4. Discussion

As described by Chusid et al in 1975, hypereosinophilic syndromes are described as persistent marked elevations in blood eosinophil counts (>1.5 × 109/L) with no discernable primary cause, and the presence of end organ involvement. 1 It is a relatively rare entity, with an age adjusted incidence rate of 0.036 cases per 100,000 person years. 31 Cardiovascular involvement in hypereosinophilic disorders were initially thought to be as prevalent as 84%, however recent studies have shown the frequency to be around 40-50%. 32, 33 Cardiovascular involvement in HES is most commonly associated with Löffler endocarditis, a form of restrictive cardiomyopathy associated with the degranulation of eosinophils in the myocardium, resulting in tissue damage and fibrosis. 23 The progression of cardiac involvement in HES follows a stepwise pattern that can be described in three stages: acute necrosis, thrombosis and fibrosis. The necrotic stage describes the infiltration of the myocardium by the eosinophils. The eosinophils undergo degranulation and release toxic cationic proteins, which cause myocardial necrosis. This acute phase is usually subclinical, with minimal electrocardiographic or echocardiographic changes. 34 It is followed by the thrombotic phase, which is a result of damage to the endomyocardial surface. It is also believed that eosinophils also contribute to thrombus formation by binding to thrombomodulin and impairing the inherent anticoagulant properties of the endothelial membrane. 35 Fibrosis follows after the thrombotic phase which has been described to occur after 24.5 months of hypereosinophilia. 36 Most of the patients with this condition tend to present with scarring of the chordae tendinae and endocardium. It leads to a restrictive or dilated cardiomyopathy with progressive valvulopathy. 37

Cardiac manifestations of HES have been described as signs and symptoms of heart failure, ventricular thrombus formation, myocardial ischemia, arrhythmias and pericarditis. A prospective study of 25 patients done in 1979 by Parrillo JE et al. 33 showed the most common presenting symptom was dyspnea (42%), chest pain (27%), heart failure symptoms (38%), cough (12%), palpitations (8%) and embolic events (4%). Echocardiography is the mainstay of diagnostic imaging and surveillance for Löffler endocarditis caused by HES. Classic findings in HES are myocardial thickening, apical thrombus formation, and valvulopathy. An NIH study of 22 HES patients who had echocardiographs showed that 68% had left ventricular wall thickening, 37% had increased left atrial transverse dimension and 27% had in increase in right ventricular transverse dimension. 33 A Mayo clinic study consisting of 55 patients with hypereosinophilic syndromes and echocardiograms showed that 12% had endocardial thickening, 24% had left ventricular apical thrombus, 20% had right ventricular apical thrombus, 20% had posterior mitral leaflet involvement, 10% had tricuspid involvement, 16% had hyperdynamic LV, 10% had LV hypertrophy, 14% had LV dilation and 18% had pericardial effusion. 38 The mean age in this study was 45 ± 17 years; mean eosinophil count × 109/L was 18.6 ± 29.7 with a p value of 0.05. Seventy eight percent of the patients in the study were males, and 33% of the patients died.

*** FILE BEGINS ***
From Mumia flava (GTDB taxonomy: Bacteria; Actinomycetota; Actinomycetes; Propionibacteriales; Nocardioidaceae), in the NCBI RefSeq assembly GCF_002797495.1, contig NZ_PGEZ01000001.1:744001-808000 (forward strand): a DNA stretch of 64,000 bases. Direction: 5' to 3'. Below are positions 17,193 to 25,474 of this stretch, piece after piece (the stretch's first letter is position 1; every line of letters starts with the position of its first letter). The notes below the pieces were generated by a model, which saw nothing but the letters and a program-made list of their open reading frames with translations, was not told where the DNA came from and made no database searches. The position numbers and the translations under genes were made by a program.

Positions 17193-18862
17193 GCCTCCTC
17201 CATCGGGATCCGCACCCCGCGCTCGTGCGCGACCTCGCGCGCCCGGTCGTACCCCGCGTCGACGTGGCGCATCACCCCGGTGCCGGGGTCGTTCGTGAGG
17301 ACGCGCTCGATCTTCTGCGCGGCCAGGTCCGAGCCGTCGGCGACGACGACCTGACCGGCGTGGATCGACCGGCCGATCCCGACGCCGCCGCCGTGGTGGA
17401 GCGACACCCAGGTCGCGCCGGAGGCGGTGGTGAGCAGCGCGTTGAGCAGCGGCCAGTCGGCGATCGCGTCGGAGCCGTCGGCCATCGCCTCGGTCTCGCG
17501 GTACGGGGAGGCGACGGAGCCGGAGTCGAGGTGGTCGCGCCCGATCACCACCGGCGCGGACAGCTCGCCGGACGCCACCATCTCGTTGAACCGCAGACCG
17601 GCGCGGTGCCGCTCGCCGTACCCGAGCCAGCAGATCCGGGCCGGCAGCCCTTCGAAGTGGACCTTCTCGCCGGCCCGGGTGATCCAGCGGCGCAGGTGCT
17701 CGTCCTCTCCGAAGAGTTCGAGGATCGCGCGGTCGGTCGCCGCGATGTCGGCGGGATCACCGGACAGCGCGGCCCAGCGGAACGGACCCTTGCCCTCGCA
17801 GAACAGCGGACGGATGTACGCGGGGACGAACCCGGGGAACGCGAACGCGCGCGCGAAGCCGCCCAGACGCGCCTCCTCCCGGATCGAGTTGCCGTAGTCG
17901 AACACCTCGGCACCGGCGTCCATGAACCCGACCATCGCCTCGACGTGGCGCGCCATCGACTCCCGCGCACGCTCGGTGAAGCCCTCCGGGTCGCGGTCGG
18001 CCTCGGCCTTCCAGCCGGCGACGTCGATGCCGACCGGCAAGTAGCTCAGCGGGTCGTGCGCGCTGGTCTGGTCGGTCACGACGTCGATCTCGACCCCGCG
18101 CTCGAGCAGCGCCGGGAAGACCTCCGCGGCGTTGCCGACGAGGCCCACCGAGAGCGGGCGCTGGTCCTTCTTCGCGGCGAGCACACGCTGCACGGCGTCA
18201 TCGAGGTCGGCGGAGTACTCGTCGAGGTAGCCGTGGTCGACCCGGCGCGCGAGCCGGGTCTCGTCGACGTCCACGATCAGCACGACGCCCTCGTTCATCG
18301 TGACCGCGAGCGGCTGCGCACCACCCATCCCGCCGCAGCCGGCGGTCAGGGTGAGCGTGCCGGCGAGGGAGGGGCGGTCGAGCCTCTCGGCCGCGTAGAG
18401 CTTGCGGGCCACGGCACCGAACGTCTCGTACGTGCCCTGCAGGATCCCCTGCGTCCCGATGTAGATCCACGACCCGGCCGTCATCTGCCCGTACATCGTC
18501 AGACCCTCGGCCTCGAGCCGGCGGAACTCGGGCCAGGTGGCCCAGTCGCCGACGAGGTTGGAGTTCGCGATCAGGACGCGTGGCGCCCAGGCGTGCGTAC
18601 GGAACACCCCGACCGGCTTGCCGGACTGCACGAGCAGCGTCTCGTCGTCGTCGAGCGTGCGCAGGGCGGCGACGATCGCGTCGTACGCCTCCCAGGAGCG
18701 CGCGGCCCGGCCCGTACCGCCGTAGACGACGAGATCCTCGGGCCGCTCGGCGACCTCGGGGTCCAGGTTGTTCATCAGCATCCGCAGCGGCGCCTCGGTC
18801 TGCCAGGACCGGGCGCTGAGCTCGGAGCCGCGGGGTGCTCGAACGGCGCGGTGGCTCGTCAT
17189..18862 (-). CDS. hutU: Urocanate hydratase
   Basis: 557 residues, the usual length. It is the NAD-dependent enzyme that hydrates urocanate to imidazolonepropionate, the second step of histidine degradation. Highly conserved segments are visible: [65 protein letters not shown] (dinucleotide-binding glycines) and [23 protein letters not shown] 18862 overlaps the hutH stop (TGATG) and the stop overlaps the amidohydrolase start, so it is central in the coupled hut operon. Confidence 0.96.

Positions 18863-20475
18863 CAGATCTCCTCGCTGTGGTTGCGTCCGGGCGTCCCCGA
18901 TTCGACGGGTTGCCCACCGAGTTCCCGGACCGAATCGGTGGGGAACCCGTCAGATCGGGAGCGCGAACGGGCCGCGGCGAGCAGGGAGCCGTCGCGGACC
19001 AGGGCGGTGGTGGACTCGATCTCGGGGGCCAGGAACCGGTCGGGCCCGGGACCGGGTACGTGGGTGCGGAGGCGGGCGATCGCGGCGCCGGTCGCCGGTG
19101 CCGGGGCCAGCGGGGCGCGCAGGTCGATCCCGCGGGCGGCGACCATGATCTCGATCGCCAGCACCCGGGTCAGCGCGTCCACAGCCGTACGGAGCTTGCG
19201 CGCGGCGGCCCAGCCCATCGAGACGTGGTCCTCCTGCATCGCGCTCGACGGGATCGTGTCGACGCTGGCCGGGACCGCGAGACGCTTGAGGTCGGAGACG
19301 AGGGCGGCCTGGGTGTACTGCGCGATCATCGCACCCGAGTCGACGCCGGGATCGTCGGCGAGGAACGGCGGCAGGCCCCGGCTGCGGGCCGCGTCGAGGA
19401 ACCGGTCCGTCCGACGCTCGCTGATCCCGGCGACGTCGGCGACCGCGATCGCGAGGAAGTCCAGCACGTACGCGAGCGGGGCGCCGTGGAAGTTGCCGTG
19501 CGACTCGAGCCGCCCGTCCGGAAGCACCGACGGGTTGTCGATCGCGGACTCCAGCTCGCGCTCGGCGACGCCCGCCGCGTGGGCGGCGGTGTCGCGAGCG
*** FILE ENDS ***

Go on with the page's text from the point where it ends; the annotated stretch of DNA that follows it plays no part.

Management of hypereosinophilic syndrome consists of heart failure management using established guidelines, immunosuppression with the aim of decreasing eosinophil counts and anticoagulation if there is the presence of thrombus. Routine anticoagulation is not recommended, unless there is the presence of an intracardiac thrombus or valve replacement. Most of the literature shows that warfarin is the predominant anticoagulation regimen and the direct acting anticoagulants have not been significantly used in these patients. Due to the complications associated with anticoagulation, the use of anticoagulation must be correlated to the presence of endomyocardial disease. 34 Valvulopathy as a result of Löffler endocarditis is common and bio-prosthetic valve replacement is preferred, as mechanical valves are associated with thrombus formation. 39, 40, 41 Current immunosuppressive regimens for Löffler endocarditis are dictated by the level of disease present. It consists of the use of corticosteroids, interferon, hydroxyurea, tyrosine kinase inhibitors and other cytotoxic medication. 23 Consensus guidelines have not been established for the management of Löffler endocarditis.

5. Conclusion